Order IX, Rule 9 of the Code states that, where a suit is dismissed either in part, or, in whole, under Order IX, Rule 8 of the Code, then, a fresh suit on the same cause of action is barred.[6] An application for restoration of the suit under Order IX, Rule 9 is allowable provided it is made within 30 days of the dismissal of the suit.[7] An appeal can be preferred under Order XLIII, Rule 1(c) of the Code against an order rejecting an application under Order IX, Rule 9 of the Code[8]; however, a revision may lie from against an order restoring a suit dismissed in default.[9]  

Order IX, Rule 10 of the Code provides that where there are more plaintiffs than one, and one or more of them appear before the court of law on the date fixed, while the others do not appear, then, the court may permit the suit to be proceeded as if all the plaintiffs have appeared, or may pass such an order as the it thinks just.

Order IX, Rule 11 of the Code provides that where there are more defendants than one, and one or more of them appear before the court of law while the others do not appear, then, the court may permit the suit to be proceeded as if all the defendants have appeared, or may pass such an order as it thinks just.

Order IX, Rule 12 of the Code states that when the plaintiff and/or the defendant, who have been ordered to appear before the court of law in person, neither appear nor show sufficient cause for non-appearance, then, such plaintiff and/or defendant are to be subjected to all the Rules as provided for in Order IX of the Code in this behalf, which are as such applicable apropos the plaintiffs and/or the defendants, who do not appear.[10]

Order IX, Rule 13 of the Code states that an ex parte decree passed against a defendant can be set aside if the defendant satisfies the court on either of the two counts: (a) the summons were not duly served on the defendant, or, (b) the defendant was prevented by any “sufficient cause” from appearing before the court when the suit was called out for hearing. The court has the discretion to set aside the ex parte decree passed against the defendant on such terms as to costs or otherwise (deposit of decretal amount in the court) as the court deems fit in the facts and circumstances of each case.[11] It is important to note that, the second proviso to Order IX, Rule 13 of the Code states that, the court shall not set aside an ex parte decree merely on the ground of irregularity in the service of the summons in a case where the defendant had sufficient notice of the date of hearing of the suit, and had enough time to appear and answer the claim of the plaintiff. An application under Order IX, Rule 13 of the Code must be preferred within 30 days from the date of the decree, or, where the summons were not duly served, within 30 days from the date of the knowledge of the decree.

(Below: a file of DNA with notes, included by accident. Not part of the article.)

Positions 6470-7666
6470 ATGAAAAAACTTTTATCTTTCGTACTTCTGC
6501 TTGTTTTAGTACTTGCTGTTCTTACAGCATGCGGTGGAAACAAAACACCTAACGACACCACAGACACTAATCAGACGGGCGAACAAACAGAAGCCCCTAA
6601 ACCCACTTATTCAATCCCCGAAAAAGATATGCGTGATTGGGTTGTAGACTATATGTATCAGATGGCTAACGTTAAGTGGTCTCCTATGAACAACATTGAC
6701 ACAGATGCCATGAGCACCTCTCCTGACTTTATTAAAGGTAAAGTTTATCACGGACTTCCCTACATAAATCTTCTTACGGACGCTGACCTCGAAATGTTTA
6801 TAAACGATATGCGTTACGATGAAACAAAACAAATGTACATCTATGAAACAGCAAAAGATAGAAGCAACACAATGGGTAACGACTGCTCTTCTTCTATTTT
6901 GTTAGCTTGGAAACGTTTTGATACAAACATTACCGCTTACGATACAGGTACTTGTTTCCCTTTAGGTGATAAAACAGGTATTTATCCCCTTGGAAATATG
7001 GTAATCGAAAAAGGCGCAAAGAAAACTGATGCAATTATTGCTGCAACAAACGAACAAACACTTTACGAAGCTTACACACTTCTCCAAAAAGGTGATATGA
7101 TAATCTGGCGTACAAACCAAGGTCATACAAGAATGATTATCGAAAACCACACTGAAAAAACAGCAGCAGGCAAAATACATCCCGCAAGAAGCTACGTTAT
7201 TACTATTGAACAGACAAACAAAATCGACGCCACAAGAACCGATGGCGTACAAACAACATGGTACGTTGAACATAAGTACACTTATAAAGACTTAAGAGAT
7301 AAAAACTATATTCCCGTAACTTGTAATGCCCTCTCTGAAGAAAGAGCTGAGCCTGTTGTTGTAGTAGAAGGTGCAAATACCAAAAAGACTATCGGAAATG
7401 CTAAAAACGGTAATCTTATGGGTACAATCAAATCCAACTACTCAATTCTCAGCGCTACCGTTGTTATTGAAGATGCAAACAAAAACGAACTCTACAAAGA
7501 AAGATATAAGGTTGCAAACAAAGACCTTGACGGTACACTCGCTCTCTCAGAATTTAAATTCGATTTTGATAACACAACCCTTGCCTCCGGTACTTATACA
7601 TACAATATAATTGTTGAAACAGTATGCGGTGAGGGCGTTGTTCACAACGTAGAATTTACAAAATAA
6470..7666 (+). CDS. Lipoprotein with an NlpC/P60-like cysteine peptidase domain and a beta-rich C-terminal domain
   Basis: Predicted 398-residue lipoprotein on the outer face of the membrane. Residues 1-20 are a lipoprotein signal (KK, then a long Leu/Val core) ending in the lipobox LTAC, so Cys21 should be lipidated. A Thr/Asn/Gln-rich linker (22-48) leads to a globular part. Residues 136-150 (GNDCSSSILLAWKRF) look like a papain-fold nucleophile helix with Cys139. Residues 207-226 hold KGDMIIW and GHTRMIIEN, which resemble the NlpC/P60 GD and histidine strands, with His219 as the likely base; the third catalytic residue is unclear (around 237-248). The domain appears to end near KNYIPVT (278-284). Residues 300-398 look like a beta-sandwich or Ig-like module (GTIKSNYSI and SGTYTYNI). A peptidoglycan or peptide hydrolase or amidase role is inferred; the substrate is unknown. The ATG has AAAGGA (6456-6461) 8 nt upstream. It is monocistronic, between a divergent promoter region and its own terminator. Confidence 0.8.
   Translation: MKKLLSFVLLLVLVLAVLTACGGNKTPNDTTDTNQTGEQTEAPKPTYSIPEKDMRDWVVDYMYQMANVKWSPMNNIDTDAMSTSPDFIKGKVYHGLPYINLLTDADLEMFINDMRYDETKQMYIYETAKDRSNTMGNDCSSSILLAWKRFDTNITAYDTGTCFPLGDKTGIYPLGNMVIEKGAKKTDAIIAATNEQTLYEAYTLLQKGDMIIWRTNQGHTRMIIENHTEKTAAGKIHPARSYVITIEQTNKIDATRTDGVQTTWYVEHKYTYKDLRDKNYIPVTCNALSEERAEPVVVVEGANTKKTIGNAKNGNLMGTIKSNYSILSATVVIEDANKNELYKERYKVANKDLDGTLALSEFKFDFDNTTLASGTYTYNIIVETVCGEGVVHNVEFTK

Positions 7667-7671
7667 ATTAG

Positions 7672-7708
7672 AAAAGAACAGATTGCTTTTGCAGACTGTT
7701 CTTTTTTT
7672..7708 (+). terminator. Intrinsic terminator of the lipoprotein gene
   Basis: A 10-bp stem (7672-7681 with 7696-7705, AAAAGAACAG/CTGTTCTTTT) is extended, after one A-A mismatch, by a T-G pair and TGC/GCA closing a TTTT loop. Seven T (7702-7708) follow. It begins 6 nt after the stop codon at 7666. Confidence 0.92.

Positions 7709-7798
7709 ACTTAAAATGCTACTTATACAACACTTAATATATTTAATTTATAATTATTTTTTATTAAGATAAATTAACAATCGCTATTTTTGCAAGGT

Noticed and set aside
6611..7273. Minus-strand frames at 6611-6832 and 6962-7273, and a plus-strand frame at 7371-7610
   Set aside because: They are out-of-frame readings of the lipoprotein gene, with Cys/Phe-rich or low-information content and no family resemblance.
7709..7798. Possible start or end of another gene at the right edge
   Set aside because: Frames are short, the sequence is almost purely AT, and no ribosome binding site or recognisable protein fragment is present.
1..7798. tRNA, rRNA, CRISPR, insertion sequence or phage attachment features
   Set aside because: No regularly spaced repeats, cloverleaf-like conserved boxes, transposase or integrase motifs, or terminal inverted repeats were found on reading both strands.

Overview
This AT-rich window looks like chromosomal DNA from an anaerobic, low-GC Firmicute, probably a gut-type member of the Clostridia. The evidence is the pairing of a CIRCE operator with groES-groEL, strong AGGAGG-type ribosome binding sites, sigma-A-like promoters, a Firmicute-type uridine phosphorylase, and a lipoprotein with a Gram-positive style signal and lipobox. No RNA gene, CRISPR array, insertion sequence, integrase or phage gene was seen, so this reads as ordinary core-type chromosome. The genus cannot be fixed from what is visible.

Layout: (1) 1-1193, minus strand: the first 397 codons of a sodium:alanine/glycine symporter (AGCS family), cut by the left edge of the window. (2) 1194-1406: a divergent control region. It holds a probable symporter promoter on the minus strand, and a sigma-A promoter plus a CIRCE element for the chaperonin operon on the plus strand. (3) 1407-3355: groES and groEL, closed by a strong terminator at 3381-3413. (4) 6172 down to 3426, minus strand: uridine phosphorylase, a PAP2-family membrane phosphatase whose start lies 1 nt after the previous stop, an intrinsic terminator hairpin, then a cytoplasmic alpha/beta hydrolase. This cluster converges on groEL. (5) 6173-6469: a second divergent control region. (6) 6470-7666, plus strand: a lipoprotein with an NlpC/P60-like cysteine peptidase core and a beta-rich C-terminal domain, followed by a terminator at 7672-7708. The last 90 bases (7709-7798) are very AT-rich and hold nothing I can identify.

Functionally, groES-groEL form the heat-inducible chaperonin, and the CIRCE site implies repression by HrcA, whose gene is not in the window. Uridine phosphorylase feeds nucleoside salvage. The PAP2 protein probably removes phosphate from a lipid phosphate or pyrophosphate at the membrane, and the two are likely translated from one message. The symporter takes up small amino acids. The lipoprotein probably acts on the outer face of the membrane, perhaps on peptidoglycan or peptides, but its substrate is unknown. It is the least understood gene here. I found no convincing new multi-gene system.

Order IX, Rule 14 of the Code states that, no ex parte decree can be set aside without notice to the opposite party. Moreover, in the case of, Mahesh Yadav v. Rajeshwar Singh[12], it was held that, an order setting aside an ex parte decree is a judicial order and therefore, it must be supported by reasons.   

PRACTICAL INSIGHTS:

  1. Order IX, Rule 2 of the Code states that, where summons are not served upon the defendant in consequence of plaintiff’s failure to pay the costs for service of summons or present copies of the plaint thereof, then the suit filed by the plaintiff may be dismissed. However, despite non-furnishing of costs for service of summons and failure to present the copies of the plaint thereof, if the defendant (in person or through pleader) appears before the court to answer the claim of the plaintiff, then the suit of the plaintiff shall not be dismissed. Moreover, if the suit is dismissed under Order IX, Rule 2 of the Code, nothing bars the plaintiff either to file a fresh suit in respect of the same cause of action, or, to apply for the setting aside of the order of dismissal under Order IX, Rule 4 of the Code.
  2. In the case of Salem Advocates Bar Association, Tamil Nadu Union of India[13], it was held that the period of 7 (seven) days mentioned in Order IX, Rule 5 of the Code is merely directory and is not mandatory.
  3. Order IX, Rule 6 of the Code states that, where the defendant fails to appear before the court of law on the date fixed for hearing, then, the defendant can be proceeded against ex parte. Defendant can apply for the setting aside of the ex parte order under Order IX, Rule 7 of the Code, but the underlying principle remains that, until the suit is finally decided, the defendant has a right to come forward and defend the suit, that is to say, even if the defendant fails to furnish good cause for his previous non-appearance, he cannot be penalised in the sense of being forbidden from taking part in further proceedings of the suit or of whatever might still remain of the trial; the only disability the defendant shall suffer is that, he will not be relegated to the same position that he occupied at the start of the trial.[14]